Surrendering the Self

The Posthuman World in Vandermeer's Annihilation


  • Sam Allen



In his novel Annihilation, author Jeff Vandermeer provides a science-fiction narrative on nature as an unstoppable and uncontrollable environment where plants, animals, humans, and the land exist as a collective and connected entity of interactions. The novel utilizes Lovecraftian horror elements of an uncontrollable nature, human contamination, and an unknowable future controlled by nonhuman forces to portray both a multispecies environment and the posthuman future. Read through a multispecies lens and framed by Donna Haraway’s Staying with the Trouble: Making Kin in the Chthulucene, this essay is an analysis of how Annihilation’s setting—Area X—necessitates the removal of human-centered processes and the human concept of individualism for favor of a flourishing multispecies environment. Its analysis exemplifies the genre of science fiction as a method to expand the boundaries of our perceived human-centered world. The narrative and rhetorical structures utilized by Vandermeer in his representation of real-world environments and natural processes as uncanny horrors and an off-center reality accurately represent the unknown future beyond the human species.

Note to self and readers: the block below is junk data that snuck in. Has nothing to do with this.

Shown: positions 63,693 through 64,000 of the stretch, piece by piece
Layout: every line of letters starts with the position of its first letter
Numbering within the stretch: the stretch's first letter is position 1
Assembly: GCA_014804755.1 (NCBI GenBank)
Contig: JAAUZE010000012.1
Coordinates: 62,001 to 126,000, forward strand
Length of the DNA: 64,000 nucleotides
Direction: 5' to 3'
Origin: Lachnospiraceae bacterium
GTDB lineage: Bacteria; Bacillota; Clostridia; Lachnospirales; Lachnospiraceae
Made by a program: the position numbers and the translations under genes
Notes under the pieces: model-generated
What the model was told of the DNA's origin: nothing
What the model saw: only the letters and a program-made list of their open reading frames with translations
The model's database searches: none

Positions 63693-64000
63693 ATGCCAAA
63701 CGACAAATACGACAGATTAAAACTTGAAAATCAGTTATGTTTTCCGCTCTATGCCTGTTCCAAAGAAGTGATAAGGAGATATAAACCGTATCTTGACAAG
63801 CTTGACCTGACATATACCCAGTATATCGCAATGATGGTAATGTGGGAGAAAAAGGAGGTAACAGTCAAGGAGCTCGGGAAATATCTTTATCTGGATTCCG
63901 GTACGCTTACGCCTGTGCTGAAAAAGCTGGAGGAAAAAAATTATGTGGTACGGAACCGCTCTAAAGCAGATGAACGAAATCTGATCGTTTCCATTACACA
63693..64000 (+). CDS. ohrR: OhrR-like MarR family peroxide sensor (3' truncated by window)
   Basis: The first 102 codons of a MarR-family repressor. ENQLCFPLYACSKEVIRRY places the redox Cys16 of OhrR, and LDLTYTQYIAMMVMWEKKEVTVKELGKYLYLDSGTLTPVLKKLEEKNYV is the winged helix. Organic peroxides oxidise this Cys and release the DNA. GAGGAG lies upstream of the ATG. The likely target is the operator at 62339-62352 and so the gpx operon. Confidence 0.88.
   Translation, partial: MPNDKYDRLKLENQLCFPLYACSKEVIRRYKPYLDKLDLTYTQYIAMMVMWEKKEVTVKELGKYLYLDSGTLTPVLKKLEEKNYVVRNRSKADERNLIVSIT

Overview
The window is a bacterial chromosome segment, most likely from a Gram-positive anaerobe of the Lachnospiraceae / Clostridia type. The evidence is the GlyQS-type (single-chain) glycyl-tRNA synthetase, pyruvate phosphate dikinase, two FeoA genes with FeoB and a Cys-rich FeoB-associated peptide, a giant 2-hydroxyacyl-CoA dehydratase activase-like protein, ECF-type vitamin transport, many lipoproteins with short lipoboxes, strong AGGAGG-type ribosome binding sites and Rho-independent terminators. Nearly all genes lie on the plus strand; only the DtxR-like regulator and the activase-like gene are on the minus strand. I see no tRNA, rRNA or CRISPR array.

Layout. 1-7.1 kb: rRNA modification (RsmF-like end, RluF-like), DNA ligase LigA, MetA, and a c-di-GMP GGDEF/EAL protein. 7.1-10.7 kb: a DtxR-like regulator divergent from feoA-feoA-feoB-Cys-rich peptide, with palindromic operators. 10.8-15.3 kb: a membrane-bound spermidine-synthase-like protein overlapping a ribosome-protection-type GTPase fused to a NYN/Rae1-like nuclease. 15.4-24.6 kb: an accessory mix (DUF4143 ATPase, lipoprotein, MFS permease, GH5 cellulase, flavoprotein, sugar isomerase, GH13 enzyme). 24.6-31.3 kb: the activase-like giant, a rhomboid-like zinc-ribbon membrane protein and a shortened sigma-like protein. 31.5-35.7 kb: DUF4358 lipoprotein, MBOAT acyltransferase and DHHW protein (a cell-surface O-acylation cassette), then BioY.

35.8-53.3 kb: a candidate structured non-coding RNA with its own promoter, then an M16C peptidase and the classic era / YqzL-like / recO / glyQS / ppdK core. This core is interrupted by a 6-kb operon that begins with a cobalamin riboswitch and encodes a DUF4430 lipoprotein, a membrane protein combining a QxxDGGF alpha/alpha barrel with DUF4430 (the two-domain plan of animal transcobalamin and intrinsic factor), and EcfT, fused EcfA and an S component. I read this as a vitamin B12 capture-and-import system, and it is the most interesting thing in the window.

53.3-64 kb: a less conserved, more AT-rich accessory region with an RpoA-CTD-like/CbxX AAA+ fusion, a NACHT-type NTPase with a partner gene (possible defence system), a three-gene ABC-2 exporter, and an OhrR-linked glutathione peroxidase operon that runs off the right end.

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How to Cite

Allen, S. (2024). Surrendering the Self: The Posthuman World in Vandermeer’s Annihilation. Digital Literature Review, 11(1), 99–113.

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